To map the spatial evolution of the flush-induced aerosol plume (Fig. 3), we use an intensity thresholding technique to compute plume envelopes at different times in the flush sequence, where the indicated times correspond to the flush cycle in Fig. 1D. The computed envelope (rendered in black) demarcates the boundary of the advancing front of aerosols. The intensity of imaged particles is rendered in green for visual consistency with the color photographs in Fig. 2. The plume is ejected upwards and rearwards towards the wall behind the toilet, with the highest concentration of particles occurring within jet-like structures in the interior region of the envelope. By t = 4.5 s, the plume impinges on the impermeable rear wall, impeding rearward motion and enhancing the vertical motion. The plume motion is chaotic and turbulent, as exhibited by the complex and fractal nature of the envelope, with frequent incursions of aerosol-free air intruding towards the plume interior. The imaged plume envelope rises to a height of over 1.3 m within 7.5 s. Repeated trials reveal envelope variations from flush to flush—the chaotic physics are sensitive to small differences in initial conditions—but the large-scale plume features are consistent. For times greater than 8 s, plume spreading and dilution with surrounding air limits our ability to directly image further growth of the plume. To demonstrate that the plume grows and persists for times > 8 s, we use a more sensitive airborne particle counting instrument, as discussed below.

To quantify the magnitude, direction, and structure of the flush-induced airflow that transports the aerosol plume, we use particle image velocimetry (PIV)30, 31 to compute instantaneous velocity fields within the plume envelopes (Fig. 4). Velocity direction and magnitude are represented by the orientation and length of the black arrows. For clarity, velocity magnitude is also indicated by the colormap overlay. The imaged aerosols serve as effective seeding particles for PIV, resulting in computed velocity fields with uncertainties generally < 5%. The flow is surprisingly energetic and chaotic, and exhibits strong jet-like behavior with velocities of 1 m/s or higher (red regions in the first two panels) that oscillate unpredictably during the first 6 seconds of the flush cycle. Instantaneous velocities greatly exceed the ambient flow velocities in the lab (10-15 cm/s) and occasionally exceeded 2 m/s. The large, nonuniform, and unsteady velocities efficiently transport and disperse aerosols ejected from the bowl during the flush.

To understand the potential for toilet plumes to expose humans to pathogens in aerosols, we use an optical particle counter to measure the size and quantity of aerosol particles ejected by the flush cycle10, 11, 17. Measurements are made at three locations (Fig. 5A): Locations 1 and 2 are over the bowl—and are also shown for reference in Fig. 3—while location 3 is further away from the rear wall. To see the effect of the flush cycle on particles at each location, we measured particle counts over three time intervals (Fig. 5B): one pre-flush interval (gray bars), one that starts immediately post-push (red bars) and one that is centered at 60 s post-flush (blue bars). Particle counts were grouped into three size bins: $$0.2\ \mu \text {m}\le d\le 0.3\ \mu$$m, $$0.3\ \mu \text {m} < d \le 1.0\ \mu$$m, and $$1.0\ \mu \text {m} < d \le 2.5\ \mu$$m; most particles were in the two smaller bins. Over the bowl (Loc 1 and Loc 2), particle counts increased by roughly an order of magnitude or more within 30 s of flush initiation, with counts decreasing afterwards. Further away (Loc 3), the particle count increase is more modest but remains constant through both of the post-flush time intervals.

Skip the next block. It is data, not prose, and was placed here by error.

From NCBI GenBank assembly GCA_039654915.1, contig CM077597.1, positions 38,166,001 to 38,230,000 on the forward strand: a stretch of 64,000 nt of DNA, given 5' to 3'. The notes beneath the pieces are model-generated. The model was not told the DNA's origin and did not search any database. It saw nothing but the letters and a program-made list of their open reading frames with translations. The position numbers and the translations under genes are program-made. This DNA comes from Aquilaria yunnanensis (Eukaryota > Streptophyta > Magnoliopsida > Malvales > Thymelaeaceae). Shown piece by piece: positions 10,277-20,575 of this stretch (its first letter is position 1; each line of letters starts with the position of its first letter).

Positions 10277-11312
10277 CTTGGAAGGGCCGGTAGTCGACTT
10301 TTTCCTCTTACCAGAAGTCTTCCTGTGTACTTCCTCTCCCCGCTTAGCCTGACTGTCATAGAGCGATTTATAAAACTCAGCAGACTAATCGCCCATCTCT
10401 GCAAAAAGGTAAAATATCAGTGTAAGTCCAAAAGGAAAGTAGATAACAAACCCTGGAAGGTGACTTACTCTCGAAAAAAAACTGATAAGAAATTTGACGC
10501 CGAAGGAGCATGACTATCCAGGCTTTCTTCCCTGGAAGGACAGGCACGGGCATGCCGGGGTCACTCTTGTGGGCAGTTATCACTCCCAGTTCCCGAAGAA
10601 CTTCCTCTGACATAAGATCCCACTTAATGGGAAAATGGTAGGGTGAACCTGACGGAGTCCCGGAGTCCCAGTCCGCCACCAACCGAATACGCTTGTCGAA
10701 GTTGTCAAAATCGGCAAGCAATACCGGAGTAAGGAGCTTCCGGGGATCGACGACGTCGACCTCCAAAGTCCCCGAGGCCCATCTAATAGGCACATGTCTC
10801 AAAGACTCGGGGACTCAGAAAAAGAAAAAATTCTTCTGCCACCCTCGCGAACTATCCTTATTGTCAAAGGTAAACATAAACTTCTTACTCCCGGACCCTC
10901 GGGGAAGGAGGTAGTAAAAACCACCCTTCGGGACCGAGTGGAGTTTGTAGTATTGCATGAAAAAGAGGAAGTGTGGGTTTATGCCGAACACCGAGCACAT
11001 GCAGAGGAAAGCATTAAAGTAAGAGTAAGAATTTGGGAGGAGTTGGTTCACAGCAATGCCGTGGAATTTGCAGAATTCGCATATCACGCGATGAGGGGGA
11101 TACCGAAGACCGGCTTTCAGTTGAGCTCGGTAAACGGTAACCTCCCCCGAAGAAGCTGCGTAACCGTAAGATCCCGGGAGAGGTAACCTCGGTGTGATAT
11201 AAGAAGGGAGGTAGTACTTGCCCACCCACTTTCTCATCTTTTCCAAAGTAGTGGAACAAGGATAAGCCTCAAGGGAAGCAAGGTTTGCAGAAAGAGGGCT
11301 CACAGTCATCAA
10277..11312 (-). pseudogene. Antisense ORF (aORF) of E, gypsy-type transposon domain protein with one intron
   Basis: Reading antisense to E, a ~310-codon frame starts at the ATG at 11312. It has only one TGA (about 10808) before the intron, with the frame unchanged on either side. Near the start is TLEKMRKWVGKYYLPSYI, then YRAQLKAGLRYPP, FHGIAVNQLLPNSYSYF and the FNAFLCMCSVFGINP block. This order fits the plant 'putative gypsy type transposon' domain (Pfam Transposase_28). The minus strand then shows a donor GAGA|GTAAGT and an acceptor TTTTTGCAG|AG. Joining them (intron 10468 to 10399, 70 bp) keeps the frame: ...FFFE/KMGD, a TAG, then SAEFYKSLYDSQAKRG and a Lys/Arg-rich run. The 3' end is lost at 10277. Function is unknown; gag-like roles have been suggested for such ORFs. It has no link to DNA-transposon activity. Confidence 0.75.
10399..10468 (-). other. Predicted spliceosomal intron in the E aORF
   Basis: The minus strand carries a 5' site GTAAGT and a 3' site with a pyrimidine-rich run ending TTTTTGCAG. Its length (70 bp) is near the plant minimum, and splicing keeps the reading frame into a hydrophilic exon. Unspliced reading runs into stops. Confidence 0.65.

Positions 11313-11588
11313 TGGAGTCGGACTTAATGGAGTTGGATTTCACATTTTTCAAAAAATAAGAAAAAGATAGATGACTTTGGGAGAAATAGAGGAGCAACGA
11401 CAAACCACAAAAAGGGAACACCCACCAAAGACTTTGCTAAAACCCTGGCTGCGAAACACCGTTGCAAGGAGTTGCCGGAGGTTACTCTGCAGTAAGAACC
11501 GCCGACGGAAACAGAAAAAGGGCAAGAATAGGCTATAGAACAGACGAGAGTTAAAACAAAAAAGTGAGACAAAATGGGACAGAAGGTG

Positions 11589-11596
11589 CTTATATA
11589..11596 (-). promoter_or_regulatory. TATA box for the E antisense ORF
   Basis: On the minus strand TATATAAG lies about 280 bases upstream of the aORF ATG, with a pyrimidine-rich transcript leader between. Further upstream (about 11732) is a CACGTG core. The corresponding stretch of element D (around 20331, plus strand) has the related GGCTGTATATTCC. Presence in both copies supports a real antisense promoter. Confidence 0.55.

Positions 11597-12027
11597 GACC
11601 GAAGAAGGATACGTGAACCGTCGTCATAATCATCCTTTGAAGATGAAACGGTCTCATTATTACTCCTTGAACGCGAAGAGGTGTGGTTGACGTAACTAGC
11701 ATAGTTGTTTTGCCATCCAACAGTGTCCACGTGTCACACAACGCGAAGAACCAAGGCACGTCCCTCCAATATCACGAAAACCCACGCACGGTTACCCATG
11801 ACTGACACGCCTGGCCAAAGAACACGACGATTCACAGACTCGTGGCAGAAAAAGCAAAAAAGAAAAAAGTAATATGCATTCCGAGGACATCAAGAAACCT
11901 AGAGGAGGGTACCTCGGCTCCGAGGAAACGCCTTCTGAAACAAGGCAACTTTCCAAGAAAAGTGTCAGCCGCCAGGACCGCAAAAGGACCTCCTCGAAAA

## Discussion

Our results demonstrate the surprisingly energetic and rapid growth of aerosol plumes from a commercial toilet and highlight the chaotic nature of the fluid kinematics that transport the particles. The rapid spread of the plume is facilitated by a strong unsteady jet that angles upwards and backwards towards the rear wall; this jet is visible in the first frame of Figs. 2 and 4, and particularly so in Movie S1. Future toilet designs that reduce the strength of this jet—or alter its upward trajectory—might then reduce the amount of ejected aerosols.

For our experiments, the bowl contained only tap water with no solids present. The presence of fecal matter and toilet paper could alter plume dynamics in unpredictable ways. The experiments are performed in the center of a 300 $$\text {m}^3$$ ventilated laboratory space with no partitions, so measured aerosols are likely dispersed and diluted more rapidly than would be observed in a typical public restroom or toilet stall.

While traditional airborne particle counter measurements like those shown in Fig. 5 are effective at quantifying the size and quantity of ejected particles—and are therefore critical for quantifying potential pathogen exposure—they provide little understanding of how particles leave the bowl, what paths they follow, and how they get to the particle-counting locations. The methodologies we use to visualize and quantify the plume structure could provide a foundation for mitigating the risk of pathogen spread, by facilitating comparative studies of novel flush valve cycles and bowl geometries, and for quantifying particle paths and flight times in the context of human exposure and testing of disinfection strategies.

## Methods

### Toilet Rig

To measure toilet aerosol plumes in our laboratory, we use a commercial toilet with a common 1.6 gallon-per-flush flushometer-style valve, typical of those found across North America in public restrooms. The toilet is fitted with a commercial seat in the “down” position that is painted flat black to minimize laser reflections. There is no lid fitted to the toilet, consistent with most commercial toilet installations. The rear of the toilet abuts a solid wall; the flushometer valve and associated plumbing are behind this wall.